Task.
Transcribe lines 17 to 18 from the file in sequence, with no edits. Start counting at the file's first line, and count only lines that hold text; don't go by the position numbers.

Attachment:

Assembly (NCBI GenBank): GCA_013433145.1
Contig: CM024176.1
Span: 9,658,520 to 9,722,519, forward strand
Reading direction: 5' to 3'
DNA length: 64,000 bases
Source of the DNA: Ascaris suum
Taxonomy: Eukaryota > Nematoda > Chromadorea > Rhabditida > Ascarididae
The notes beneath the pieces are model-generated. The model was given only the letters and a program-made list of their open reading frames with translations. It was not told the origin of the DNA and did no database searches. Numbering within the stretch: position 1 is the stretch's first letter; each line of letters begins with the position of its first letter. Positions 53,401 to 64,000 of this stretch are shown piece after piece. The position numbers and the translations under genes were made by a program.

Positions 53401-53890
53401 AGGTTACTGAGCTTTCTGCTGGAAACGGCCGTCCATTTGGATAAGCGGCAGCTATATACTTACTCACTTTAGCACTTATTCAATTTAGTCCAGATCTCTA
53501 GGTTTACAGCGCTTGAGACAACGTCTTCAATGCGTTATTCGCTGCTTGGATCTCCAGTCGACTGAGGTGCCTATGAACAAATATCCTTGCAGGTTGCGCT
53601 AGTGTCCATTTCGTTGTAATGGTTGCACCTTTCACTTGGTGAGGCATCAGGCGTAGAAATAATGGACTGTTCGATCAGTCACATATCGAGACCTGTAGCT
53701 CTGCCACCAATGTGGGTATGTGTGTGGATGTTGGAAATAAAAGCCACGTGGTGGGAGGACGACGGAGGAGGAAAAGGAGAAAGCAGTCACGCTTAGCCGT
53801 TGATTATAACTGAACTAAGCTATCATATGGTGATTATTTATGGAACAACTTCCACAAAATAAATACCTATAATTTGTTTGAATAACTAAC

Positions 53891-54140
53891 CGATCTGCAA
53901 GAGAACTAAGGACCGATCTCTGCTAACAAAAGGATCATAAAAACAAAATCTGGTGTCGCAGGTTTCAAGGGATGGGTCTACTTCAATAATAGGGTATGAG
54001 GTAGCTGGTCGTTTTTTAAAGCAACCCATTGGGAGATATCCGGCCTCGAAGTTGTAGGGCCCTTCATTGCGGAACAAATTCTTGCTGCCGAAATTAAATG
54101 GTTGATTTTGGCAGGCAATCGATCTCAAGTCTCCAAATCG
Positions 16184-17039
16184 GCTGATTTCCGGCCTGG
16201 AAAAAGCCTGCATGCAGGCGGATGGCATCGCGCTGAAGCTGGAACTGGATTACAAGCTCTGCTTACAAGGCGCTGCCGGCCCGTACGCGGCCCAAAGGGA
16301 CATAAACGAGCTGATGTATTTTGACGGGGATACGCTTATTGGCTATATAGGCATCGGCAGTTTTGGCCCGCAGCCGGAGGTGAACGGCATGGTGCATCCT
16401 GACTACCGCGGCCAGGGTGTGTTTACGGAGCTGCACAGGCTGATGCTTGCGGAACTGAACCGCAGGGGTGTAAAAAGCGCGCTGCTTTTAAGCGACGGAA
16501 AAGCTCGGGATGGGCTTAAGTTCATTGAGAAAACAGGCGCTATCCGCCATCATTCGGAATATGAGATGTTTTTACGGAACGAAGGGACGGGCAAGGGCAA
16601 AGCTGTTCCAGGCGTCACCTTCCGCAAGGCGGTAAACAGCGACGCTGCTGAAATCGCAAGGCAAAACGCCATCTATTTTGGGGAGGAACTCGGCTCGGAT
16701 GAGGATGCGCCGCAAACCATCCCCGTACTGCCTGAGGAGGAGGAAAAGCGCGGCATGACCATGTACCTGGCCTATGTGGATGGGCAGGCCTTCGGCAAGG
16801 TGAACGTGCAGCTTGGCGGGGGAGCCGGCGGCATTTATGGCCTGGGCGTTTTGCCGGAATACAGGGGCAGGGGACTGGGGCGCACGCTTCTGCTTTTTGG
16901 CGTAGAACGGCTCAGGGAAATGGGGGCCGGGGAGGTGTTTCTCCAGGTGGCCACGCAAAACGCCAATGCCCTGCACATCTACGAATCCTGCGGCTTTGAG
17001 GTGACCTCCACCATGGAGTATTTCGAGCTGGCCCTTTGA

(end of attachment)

53901 GAGAACTAAGGACCGATCTCTGCTAACAAAAGGATCATAAAAACAAAATCTGGTGTCGCAGGTTTCAAGGGATGGGTCTACTTCAATAATAGGGTATGAG
54001 GTAGCTGGTCGTTTTTTAAAGCAACCCATTGGGAGATATCCGGCCTCGAAGTTGTAGGGCCCTTCATTGCGGAACAAATTCTTGCTGCCGAAATTAAATG